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Fascinating Festivals


Thaipusam (27 January, 2013)

Thaipusam commemorates the birthday of Lord Murugan and his destruction of the evil demon, Soorapadman. Every year, thousands of visitors and devotees throng the island to witness this spectacle of epic proportions. In a show of faith and devotion, Hindus (including quite a few foreigners) in a trance carry magnificent kavadis that are pierced into their bodies or pots of milk as offerings to Lord Murugan.

The three-day event includes a silver chariot procession where the statue of Lord Murugan makes its way from a temple in the George Town heritage enclave to a hilltop temple in Waterfall Road. As the chariot passes the streets, devotees smash coconuts as offerings and to give thanks to the deity.

Along Waterfall Road, stalls selling everything from souvenirs and prayer paraphernalia to Indian sweet meats, drinks and snacks line the street. This Hindu festival comes alive in a carnival-like atmosphere with chanting and music – an experience like no other!



Chinese New Year (10 & 11 February, 2013)

Chinese New Year is celebrated for 15 days to usher in the lunar new year. It is a time to get together, seek forgiveness from each other and pray for a prosperous year ahead. Family reunion dinners, lion dances, firecrackers and open houses are part of the tradition. The two main events that form the celebration are Th'nee Kong Seh (9th day) and Chap Goh Meh (15th and final day).

According to Song Dynasty legend, Th'nee Kong Seh (Jade Emperor's Birthday) is observed by the Hokkien community to honour the Jade Emperor who rules the heavens. The Hokkiens were viewed as a threat to the unity of Imperial China. The Emperor ordered their annihilation and out of fear and desperation, the Hokkiens hid in the sugarcane fields, imploring for divine intervention. As fate would have it, lethargy set in and the Imperial troops gave up their search on the Jade Emperor's birthday. In gratitude, the Hokkiens made sugarcane offerings to the Jade Emperor.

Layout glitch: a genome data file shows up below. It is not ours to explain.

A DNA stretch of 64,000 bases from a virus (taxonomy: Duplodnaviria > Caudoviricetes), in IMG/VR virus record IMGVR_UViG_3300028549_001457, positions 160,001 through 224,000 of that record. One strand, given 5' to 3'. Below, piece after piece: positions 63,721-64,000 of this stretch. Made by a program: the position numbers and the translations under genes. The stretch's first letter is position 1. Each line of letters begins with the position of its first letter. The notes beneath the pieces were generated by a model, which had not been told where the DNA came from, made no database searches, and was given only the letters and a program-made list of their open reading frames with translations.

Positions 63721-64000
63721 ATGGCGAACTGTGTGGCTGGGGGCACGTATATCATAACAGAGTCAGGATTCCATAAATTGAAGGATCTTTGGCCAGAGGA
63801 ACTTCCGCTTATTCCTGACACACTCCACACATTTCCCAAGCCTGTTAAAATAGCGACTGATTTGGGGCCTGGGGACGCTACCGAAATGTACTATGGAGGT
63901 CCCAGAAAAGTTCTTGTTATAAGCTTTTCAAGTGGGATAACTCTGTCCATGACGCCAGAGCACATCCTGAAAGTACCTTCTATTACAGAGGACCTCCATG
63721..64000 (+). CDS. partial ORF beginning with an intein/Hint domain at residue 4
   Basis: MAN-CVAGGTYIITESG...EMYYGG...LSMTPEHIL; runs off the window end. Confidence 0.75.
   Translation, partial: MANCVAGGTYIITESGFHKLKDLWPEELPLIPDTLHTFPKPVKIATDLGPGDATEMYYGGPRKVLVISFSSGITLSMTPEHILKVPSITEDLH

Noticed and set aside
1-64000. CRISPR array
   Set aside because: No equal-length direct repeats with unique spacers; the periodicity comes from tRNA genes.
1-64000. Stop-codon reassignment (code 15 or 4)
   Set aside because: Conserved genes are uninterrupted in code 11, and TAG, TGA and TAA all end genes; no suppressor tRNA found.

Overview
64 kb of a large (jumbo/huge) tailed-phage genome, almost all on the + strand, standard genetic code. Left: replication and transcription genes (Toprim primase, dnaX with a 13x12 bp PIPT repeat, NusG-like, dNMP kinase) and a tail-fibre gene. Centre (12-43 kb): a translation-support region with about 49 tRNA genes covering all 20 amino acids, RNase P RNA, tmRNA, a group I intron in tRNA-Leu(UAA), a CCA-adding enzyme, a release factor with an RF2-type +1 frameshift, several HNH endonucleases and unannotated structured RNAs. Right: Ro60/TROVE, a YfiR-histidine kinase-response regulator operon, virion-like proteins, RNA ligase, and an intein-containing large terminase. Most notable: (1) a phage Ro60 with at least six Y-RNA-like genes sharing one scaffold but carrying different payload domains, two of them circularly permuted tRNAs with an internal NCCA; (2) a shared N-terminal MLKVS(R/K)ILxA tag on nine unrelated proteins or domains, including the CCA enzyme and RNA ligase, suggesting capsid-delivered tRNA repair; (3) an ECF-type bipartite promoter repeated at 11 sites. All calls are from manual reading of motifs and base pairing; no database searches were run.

Chap Goh Meh (Chinese Valentine's Day) is a time for young maidens (and their chaperones!) to ride along the scenic Esplanade in trishaws, seeking out their soul mate. The women would throw oranges into the sea while wishing for a good husband. If she happens to catch the eye of an eligible bachelor, his family would then approach hers to “negotiate” a possible union.



Qing Ming (4 April, 2013)

The Qing Ming or Pure Brightness Festival, is also known as the Tombs Sweeping Festival. Traditionally, the Chinese can start worshipping their dead ancestors 10 days before and after this date because this it is believed to be the “grace period” for the souls of the departed to leave the underworld and enter this worldly realm to accept offerings from their living relatives.

Far from being a morbid affair, graveyards are akin to picnic sites as relatives from far and wide gather to make offerings of joss sticks, Hell money, luxurious worldly goods (they are made of paper, though) and food for the deceased.

Visitors may find it interesting to see pop by shops selling these items because there are the latest sports cars, lingerie, the latest mobile phones, mansions and anything you can think of, really! These are later burnt or “sent” to the deceased in the underworld.



Hungry Ghost Festival (21 August, 2013 - 4 September 2013)

The 7th month of the Chinese lunar calendar is a time when the gates of Hell are opened and spirits roam the earth freely. During this month, Chinese Taoists and Buddhists make nightly offerings of food along the roads for wandering spirits while temples organise free stage performances to appease and entertain the souls. These include modern ko tai (singing and dancing) performances as well as traditional opera and puppet shows. Everyone is invited but please refrain from sitting on the bright red benches (usually placed right in front of the stage) as these are purposely left empty for the “special guests”!

It is taboo to get married or to move into a new place during this month-long festival. At common community areas like the market, altars with scary-looking effigies of the Phor Tor Kong or King of Hades (he keeps the spirits from creating mischief among the living) are put up. Food offerings are then placed on the altar for the underworld deity. Bukit Mertajam (mainland Penang) boasts of having the largest King of Hades effigy in the whole country!